TAMPA, Fla. - It's his first season with the Bucs but Bradley Pinion is already looking for ways to connect with the community.
He saw Buffalo Bills kicker, Stephen Hauschka and his wife post on social media their new "Hauschpups" program, where they help dogs at a local shelter get adopted by paying their adoption fees for every field goal Hauschka makes at the Bills' New Era Field.
And then Pinion heard about the massive influx of more than 350 dogs that flooded the Hillsborough Pet Resource Center. That confirmed his instincts to focus on pets.
"We're huge dog people," he said, "and we knew they were overwhelmed with dogs so we figured it would be something we could do in the community."
For the Pinions, adopting pets hits home.
They own three dogs - Nala, Nellie and Novie - that they brought to Tampa Bay from their days together at Clemson University. They adopted two of them from a local shelter in South Carolina.
On Monday Pinion and his wife, Kaeleigh, announced their new "Punts for Pups" program. They will sponsor a dog and cover the adoption fees every time he lands a punt inside the 20-yard line.
In his four seasons with the San Francisco 49ers, Pinion averaged 28 punts inside the 20, and so far with the Bucs, he has pinned 12 punts inside the 20.
The couple took action right away on Monday after Sunday's win against the Cardinals where Pinion kicked two punts inside the 20-yard line and sponsored two dogs, Lily, an 8-year old white Labrador retriever boxer mix, and Buck, a two-year-old, American Staffordshire terrier mix.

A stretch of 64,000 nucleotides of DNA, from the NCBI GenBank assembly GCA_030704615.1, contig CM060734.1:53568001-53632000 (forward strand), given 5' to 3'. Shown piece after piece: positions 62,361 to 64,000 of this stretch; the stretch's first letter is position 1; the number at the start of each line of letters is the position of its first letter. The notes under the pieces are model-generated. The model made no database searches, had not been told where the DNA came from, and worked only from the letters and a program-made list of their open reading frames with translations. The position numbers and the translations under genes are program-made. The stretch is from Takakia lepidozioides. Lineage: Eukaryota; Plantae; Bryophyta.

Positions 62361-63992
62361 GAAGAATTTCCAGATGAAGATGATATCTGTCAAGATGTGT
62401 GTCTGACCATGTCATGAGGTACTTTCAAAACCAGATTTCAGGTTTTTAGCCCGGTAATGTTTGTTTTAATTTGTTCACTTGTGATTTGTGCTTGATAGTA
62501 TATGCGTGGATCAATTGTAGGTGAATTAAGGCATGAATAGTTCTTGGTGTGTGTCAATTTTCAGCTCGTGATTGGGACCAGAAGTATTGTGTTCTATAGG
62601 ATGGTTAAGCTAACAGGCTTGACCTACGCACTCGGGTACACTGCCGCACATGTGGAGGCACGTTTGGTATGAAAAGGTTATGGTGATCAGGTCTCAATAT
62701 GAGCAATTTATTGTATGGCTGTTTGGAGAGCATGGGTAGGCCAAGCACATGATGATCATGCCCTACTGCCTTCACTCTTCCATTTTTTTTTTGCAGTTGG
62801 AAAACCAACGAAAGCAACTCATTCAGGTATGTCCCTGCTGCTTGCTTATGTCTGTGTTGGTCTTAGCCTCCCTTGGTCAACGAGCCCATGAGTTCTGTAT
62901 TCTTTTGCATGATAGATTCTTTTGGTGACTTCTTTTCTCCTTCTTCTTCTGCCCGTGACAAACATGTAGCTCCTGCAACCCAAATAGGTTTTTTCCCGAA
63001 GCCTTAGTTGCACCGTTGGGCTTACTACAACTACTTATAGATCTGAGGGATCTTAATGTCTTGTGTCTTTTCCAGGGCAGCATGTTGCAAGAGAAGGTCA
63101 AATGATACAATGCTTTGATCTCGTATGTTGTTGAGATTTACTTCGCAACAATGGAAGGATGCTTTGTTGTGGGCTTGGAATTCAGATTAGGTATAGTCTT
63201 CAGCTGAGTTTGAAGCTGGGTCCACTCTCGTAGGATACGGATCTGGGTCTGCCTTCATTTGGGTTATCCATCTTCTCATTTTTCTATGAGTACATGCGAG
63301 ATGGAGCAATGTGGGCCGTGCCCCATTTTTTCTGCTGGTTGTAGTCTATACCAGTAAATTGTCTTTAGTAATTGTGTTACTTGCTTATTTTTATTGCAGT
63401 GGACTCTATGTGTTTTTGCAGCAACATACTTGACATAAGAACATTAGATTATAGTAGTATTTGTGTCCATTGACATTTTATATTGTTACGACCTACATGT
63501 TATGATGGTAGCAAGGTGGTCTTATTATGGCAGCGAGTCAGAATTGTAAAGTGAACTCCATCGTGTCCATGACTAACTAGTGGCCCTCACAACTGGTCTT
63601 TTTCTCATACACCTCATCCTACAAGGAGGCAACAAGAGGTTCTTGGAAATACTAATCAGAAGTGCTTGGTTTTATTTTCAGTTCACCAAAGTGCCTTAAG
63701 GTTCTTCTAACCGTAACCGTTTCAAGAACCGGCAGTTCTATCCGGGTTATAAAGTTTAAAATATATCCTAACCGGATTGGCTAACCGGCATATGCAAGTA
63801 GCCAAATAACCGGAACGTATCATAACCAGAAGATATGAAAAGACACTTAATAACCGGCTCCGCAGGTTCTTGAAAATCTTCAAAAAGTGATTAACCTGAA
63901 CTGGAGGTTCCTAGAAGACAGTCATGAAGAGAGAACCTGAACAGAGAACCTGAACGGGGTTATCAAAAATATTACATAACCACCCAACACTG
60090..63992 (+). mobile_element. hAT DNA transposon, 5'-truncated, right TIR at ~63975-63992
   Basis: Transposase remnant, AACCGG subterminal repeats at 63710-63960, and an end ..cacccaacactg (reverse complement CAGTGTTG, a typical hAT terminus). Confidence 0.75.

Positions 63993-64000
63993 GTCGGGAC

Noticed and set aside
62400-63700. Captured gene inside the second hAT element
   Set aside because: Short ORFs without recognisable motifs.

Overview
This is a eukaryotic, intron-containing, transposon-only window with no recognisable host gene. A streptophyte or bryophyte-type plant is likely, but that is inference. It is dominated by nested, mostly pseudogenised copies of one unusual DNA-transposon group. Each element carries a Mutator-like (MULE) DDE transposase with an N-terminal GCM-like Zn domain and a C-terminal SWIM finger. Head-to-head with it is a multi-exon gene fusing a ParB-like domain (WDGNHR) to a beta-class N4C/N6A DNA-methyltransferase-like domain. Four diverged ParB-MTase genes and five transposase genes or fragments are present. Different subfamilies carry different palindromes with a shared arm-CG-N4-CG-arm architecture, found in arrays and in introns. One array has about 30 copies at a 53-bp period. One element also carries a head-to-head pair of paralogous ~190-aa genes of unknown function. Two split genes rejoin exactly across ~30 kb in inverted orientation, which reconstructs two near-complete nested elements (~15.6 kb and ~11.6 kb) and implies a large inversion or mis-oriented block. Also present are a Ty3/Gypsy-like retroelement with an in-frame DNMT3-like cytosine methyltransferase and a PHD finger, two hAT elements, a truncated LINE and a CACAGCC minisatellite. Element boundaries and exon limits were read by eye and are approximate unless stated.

And the couple is considering backdating his punts from previous games to sponsor more dogs for the remainder of the season.
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As part of the deal, any family that adopts one of the Pinion's sponsored pups will receive a free goodie bag donated from pet supply store Modern Paws with a collar, leash, treats and a Buccaneers identification tag.
The Pinions will visit the shelter every Monday after Sunday games when the shelter is closed and when the Bucs have a light day to pick out the dogs, play with them, and then pay for their adoption fees.
But they're selective in which dogs they choose.
Pinion said they intentionally go for the dogs that aren't always the most "eye-appealing" but just need a little tender love and care.
"Shelters are one of the most stressful places for dogs," he said.
"They might have had not come from the best situation and they may not be the cutest dog or the one that many people want, but it's the ones that need it the most."
The partnership came unexpectedly for the Hillsborough County Pet Resource Center, but it's a huge win-win for the shelter and the dogs, according to its director, Scott Trebatoski.
"I honestly cannot say how happy I am because opportunities are great for a community that we have not had before," he said.
"He understands the needs of shelters. He's lived in communities that have had really amazing shelters, and with him being a spokesperson, I just see a lot of the harder to save larger dogs that used to sit waiting for an adopter being adopted faster."
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